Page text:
Luke 3:11-14

In reply he said to them, “Whoever has two coats must share with anyone who has none; and whoever has food must do likewise.” Even tax collectors came to be baptized, and they asked him, “Teacher, what should we do?” He said to them, “Collect no more than the amount prescribed for you.” Soldiers also asked him, “And we, what should we do?” He said to them, “Do not extort money from anyone by threats or false accusation, and be satisfied with your wages.” Luke 3:11-14

The crowd asked John, “What then should we do?” So he told them.

Share what you have with others who don’t have what you have.

Don’t use a government position for self-enrichment.

Don’t abuse the power that wearing a uniform gives to you.

Can you imagine their reactions?

Some might say “SHARE WHAT WE HAVE WITH OTHERS WHO DON’T HAVE WHAT YOU HAVE? That’s SOCIALISM. Heck, that’s COMMUNISM!!! Why should I go to work every day and work my fingers to the bone while some other sad sack sits around watching Netflix while I give them the shirt off my back and the food I bought for MY family?”

Others might say “I’d like to live in a place and time where everyone has clothes to wear and food to eat. If sharing gets us there, we ought to do it.”

Some might say “WHO CARES IF TAX COLLECTORS GAME THE SYSTEM? AS LONG AS I GET A FAIR SHAKE, I COULD CARE LESS ABOUT WHAT HAPPENS TO SOMEONE ELSE.”

Others might say “Human community requires some form of governance and all forms of governance requires funding. The purpose of government is governing, not enriching those chosen to do that work. We need a fair taxation system and people with integrity to lead it.”

Some might say “I SUPPORT OUR TROOPS! I SUPPORT LAW ENFORCEMENT!”

Others might say “I also support our troops and law enforcement. But I insist on accountability for those who abuse the power we entrust to them.”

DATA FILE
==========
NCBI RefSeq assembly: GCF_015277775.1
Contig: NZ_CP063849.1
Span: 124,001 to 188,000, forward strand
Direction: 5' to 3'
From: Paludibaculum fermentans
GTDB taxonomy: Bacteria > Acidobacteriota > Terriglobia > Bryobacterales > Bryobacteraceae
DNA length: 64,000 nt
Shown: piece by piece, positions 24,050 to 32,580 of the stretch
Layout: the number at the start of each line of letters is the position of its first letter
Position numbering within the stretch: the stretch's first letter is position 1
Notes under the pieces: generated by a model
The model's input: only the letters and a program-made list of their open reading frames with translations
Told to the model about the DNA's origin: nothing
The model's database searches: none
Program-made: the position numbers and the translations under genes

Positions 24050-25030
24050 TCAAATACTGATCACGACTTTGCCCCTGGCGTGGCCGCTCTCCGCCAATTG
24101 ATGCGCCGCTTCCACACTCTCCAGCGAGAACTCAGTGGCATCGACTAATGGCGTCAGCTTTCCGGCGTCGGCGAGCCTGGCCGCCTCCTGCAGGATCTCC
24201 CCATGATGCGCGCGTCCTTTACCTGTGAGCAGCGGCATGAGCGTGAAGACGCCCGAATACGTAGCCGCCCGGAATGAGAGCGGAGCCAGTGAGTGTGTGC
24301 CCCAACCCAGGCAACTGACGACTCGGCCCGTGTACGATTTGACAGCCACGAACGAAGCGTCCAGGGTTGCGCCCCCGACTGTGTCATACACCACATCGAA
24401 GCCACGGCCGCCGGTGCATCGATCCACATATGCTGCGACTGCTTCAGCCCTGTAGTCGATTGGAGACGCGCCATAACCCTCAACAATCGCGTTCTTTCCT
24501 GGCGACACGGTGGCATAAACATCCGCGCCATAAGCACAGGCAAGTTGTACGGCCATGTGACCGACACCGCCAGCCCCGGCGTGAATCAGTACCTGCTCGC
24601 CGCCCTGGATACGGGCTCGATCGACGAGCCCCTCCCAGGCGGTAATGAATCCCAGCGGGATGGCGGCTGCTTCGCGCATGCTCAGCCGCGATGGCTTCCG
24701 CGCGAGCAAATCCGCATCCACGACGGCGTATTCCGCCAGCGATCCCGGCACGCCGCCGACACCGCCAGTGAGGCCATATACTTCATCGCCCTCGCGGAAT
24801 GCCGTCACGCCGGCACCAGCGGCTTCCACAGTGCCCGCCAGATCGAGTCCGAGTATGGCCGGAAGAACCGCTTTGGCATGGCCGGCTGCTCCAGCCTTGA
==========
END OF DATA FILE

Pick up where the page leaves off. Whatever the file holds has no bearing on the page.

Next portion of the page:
Do you see the problem here?

It isn’t that John says anything revolutionary. All he does is point out what basic ethics look like. Doing the right things by people. Caring for the needs of others. He doesn’t tell anyone to do the impossible. Just do the next right thing.

So why the harsh reactivity? Not by the crowds who heard John speak but potentially by the people who read this devotion?

No, I don’t believe the United States was founded to be a “Christian nation” but I do think it is absolutely indisputable that it was founded on Christian principles (which are also shared by people from many different faith traditions, even those with no faith at all) – on coming together for the common good, on establishing laws and checks and balances which take human sinfulness seriously, on mutual sacrifice for mutual gain, on the freedom to accept personal responsibility to do our part. We’re still working on it. We would do well to work together.

And John’s admonitions to the crowd prove very timely places to start.

Let us pray: Dear Lord, working out what the common good looks like in our lives can seem so much more complicated than each of us doing our part, but we know we have to start there. At a time when people seem so deeply divided, call us back to the basics. Call us ever back to honoring you, to loving our neighbors, to doing the next right thing. In Jesus’ name. Amen.

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